Gentle handling in well-designed facilities will minimize stress levels, improve efficiency and maintain good meat quality. Rough handling or poorly designed equipment is detrimental to both animal welfare and meat quality. (see source)

The fact that PETA regards Grandin as a “visionary” is one compelling reason among many why no advocate who is serious about abolition should take PETA seriously.

We have had animal welfare for about 200 years now and we are using more nonhumans in more horrific ways than at any time in human history. This is not an academic or theoretical matter. The plain fact is that animal welfare does not work. To the extent that animal welfare measures result in some reduction of pain and suffering, this is generally only because it benefits us economically to protect some animal interests. And that minimal level of protection is the only thing we have to show for all of the time, energy, and money that generations of animal advocates have invested since the 19th century. It makes no sense whatsoever to continue to pursue animal welfare regulation if you embrace an abolitionist ethic.

For the most part, animal welfare does little more than make us feel that we are “humane” and “civilized.” We feel better when we sit down to eat animals because there are standards that require the “humane” treatment of animals. It has everything to do with our comfort and nothing to do with the nonhuman animals we exploit.

If you want to understand more about the property issue, take a look at my website presentation on Animals as Property.

The Rape Analogy

Second, people have asked me to go further into explaining the rape analogy. In the essay, I argue that it is “better” for a rapist not to beat a victim in addition to raping the victim, but that does not mean that rape, without beating, is a morally acceptable act or that we should give the rapist an award for being a morally “conscientious rapist” or declare the perpetrator to be a “visionary rapist.” I use this example to help explain why I find it disturbing that at least some prominent advocates sycophantically praise people like John Mackey of Whole Foods, or Temple Grandin. Celebrating such people is no different from giving awards to rapists who do not beat their victims. Abolitionists want to abolish animal use, so it is problematic to support measures that promote the notion that animal exploitation is acceptable as long as certain “safguards” are employed.

I have already commented on Grandin above. Let me say something about Mackey. Singer, Regan, PETA, and others are all terribly excited about Mackey because he is supposedly a vegan who is committed to “strict standards” of animal welfare. Put aside whether these supposed “strict standards” will make any real difference to animals or whether they are meaningless hype. There is a serious question as to who is worse: a vegan who claims to believe that it is morally wrong to consume meat, dairy, and eggs but who sells these products in order to make money, or the meat-eating, dairy-drinking CEO of a regular supermarket chain who has not thought about the issue. At least the latter is not a hypocrite. But to give the former any awards or, as Tom Regan did, to have him be the keynote speaker at a conference about “exemplary individuals who dared to challenge the status quo and take up the cause of the oppressed” is, in my view, nothing short of obscene.

The purpose of the rape analogy is to help us draw a distinction between two very different ideas:

  1. the idea that if we are going to inflict harm, it is always better to inflict less harm than more; and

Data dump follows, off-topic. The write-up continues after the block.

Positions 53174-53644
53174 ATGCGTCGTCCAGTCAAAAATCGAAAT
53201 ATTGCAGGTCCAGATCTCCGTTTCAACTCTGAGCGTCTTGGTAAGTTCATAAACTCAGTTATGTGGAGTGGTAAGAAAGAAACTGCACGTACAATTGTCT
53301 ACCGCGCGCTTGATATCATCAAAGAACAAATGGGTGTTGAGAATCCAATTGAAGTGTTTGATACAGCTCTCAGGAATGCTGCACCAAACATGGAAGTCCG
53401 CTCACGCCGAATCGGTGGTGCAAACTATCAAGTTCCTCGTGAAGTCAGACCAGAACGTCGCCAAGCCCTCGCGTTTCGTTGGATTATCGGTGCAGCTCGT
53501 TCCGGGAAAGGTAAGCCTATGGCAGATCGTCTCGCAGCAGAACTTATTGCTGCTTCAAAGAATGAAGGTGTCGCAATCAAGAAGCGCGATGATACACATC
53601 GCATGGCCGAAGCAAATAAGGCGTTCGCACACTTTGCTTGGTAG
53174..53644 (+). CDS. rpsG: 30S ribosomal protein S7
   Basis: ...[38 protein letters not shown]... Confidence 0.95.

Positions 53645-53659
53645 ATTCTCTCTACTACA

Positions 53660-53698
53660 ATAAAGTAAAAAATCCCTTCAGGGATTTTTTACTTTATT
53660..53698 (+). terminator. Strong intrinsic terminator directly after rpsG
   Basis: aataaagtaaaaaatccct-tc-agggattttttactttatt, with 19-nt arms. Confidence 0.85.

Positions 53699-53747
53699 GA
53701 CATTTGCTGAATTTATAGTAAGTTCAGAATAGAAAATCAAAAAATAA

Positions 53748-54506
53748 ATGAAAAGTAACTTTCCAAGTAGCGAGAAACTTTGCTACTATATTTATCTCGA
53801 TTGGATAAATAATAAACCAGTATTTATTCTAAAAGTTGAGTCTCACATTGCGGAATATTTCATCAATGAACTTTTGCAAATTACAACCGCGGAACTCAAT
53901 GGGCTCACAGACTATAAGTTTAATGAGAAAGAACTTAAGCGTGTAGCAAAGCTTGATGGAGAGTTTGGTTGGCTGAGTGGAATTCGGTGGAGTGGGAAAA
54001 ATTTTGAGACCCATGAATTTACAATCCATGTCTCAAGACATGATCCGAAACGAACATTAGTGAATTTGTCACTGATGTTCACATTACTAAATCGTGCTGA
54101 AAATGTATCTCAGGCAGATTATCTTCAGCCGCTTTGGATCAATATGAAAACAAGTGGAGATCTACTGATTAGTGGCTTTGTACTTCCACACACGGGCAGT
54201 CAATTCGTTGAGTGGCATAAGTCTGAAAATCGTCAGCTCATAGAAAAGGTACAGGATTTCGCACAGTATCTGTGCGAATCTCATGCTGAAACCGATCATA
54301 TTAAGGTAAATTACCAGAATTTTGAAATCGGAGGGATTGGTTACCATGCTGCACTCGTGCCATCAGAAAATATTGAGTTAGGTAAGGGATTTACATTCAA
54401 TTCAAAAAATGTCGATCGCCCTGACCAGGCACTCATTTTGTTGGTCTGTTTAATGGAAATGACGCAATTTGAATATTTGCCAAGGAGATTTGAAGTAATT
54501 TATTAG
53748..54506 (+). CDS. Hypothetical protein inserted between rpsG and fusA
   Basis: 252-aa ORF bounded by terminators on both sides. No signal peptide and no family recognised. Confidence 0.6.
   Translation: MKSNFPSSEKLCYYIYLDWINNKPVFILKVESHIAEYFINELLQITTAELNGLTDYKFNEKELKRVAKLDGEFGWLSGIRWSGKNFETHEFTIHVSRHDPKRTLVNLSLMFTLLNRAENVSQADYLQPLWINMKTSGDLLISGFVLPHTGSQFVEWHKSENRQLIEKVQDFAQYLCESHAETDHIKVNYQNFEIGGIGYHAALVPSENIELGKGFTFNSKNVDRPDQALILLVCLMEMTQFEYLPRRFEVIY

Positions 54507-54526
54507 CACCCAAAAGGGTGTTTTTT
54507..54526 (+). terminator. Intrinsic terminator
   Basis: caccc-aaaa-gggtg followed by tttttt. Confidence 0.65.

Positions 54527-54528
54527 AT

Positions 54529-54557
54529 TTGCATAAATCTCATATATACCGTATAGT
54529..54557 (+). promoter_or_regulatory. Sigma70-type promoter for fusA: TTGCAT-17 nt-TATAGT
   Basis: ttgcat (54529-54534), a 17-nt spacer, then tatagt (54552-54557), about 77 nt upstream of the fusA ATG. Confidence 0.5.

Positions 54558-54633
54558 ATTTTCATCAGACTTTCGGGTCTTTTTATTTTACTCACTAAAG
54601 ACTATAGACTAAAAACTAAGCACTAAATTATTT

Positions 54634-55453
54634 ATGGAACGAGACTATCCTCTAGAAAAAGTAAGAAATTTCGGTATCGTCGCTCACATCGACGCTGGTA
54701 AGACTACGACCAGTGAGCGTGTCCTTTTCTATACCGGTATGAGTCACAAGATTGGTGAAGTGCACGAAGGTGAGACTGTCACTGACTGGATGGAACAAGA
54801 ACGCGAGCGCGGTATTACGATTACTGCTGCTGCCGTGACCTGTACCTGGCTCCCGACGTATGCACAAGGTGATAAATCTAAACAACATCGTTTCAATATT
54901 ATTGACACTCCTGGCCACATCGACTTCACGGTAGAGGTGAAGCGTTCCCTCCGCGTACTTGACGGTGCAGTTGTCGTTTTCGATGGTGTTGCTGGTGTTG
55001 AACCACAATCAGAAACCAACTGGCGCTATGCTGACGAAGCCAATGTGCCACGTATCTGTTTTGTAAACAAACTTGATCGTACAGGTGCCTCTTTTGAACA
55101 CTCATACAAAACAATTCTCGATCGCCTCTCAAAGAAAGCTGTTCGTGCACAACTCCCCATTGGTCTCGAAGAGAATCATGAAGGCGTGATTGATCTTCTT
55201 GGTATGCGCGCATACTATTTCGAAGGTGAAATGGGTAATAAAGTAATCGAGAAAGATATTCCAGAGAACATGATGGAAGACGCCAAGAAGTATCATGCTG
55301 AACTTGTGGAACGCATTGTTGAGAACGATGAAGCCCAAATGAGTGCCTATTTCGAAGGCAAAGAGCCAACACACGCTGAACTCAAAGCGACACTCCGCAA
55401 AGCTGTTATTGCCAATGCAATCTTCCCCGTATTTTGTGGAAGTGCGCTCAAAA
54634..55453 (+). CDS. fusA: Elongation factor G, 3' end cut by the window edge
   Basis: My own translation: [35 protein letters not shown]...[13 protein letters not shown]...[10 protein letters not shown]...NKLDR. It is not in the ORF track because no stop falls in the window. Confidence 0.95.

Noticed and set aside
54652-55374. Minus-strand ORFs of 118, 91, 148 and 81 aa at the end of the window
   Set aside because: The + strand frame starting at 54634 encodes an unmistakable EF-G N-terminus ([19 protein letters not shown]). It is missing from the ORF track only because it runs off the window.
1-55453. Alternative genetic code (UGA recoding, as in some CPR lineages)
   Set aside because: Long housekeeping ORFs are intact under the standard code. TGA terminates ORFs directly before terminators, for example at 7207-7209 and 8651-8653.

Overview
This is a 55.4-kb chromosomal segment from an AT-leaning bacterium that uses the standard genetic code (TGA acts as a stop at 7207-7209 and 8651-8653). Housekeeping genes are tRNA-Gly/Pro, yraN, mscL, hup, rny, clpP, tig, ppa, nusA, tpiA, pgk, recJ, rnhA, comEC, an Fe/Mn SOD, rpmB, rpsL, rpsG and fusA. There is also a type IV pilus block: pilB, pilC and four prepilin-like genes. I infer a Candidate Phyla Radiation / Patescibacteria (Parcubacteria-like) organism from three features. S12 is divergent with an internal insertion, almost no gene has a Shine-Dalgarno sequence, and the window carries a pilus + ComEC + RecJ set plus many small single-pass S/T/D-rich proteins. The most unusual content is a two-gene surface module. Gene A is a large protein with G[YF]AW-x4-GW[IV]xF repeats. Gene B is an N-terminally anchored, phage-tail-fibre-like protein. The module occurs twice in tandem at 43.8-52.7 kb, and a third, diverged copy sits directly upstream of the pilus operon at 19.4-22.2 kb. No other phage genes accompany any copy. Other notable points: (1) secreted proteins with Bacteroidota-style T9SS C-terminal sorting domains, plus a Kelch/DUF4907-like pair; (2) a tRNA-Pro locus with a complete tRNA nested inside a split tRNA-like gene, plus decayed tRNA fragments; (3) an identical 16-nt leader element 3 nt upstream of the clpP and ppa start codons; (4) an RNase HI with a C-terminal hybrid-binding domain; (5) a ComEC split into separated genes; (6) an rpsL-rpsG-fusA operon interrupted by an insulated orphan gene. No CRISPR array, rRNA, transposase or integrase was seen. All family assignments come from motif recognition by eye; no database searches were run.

2. the idea that by inflicting less harm, we do something that is morally praiseworthy that ought to be promoted as a morally positive action.

These are very different ideas and that is what the analogy was designed to demonstrate.

We can easily think of variations on the theme. If X is a pedophile, it is better to molest five children than it is to molest ten children. But that does not mean that the pedophile who only molests five children is a morally “conscientious pedophile” or “visionary pedophile.” It is “better” not to torture your victim before you kill your victim, but not torturing the victim does not make you a morally “conscientious murderer” or “visionary murderer.” The list is limited only by the range of violent and immoral acts that there are.

The mistake made by Singer, Regan, PETA, and others is that they confuse the idea that it is better to inflict less harm than more with the very different position that to inflict less harm makes the person inflicting the harm a morally “conscientious inflictor of harm.”

It is crucial that we not confuse these two, very different ideas. If a women’s rights group gave an award to a rapist who did not beat his victims, or a children’s rights organization gave an award to a pedophile who molested five children rather than ten, or a victims’ rights organization gave an award to a serial murder because he did not also torture his victims, we would quite rightly be horrified and we would not for a second consider supporting those organizations.

If we really do think that the exploitation of nonhumans is relevantly similar to the exploitation of humans, then we should not regard it as any more acceptable to give an award to someone who exploits nonhumans “humanely” than we would to give an award to a “humane” rapist, pedophile, or murderer. To treat these situations as different would be blatantly speciesist.

If the animal advocacy movement is to have any realistic hope of changing the way we humans think about animal exploitation, we need to be crystal clear: although inflicting less harm is always a better thing to do than inflicting more harm, we have no moral justification for inflicting any harm and we have no business giving awards to, praising, or promoting those whose business it is to sell the “humanely” produced body parts or products of nonhumans, or to ensure that animal property is exploited efficiently so that, in PETA Visionary Temple Grandin’s words, we keep “the meat industry running safely, efficiently and profitably.”

Gary L. Francione
© 2006 Gary L. Francione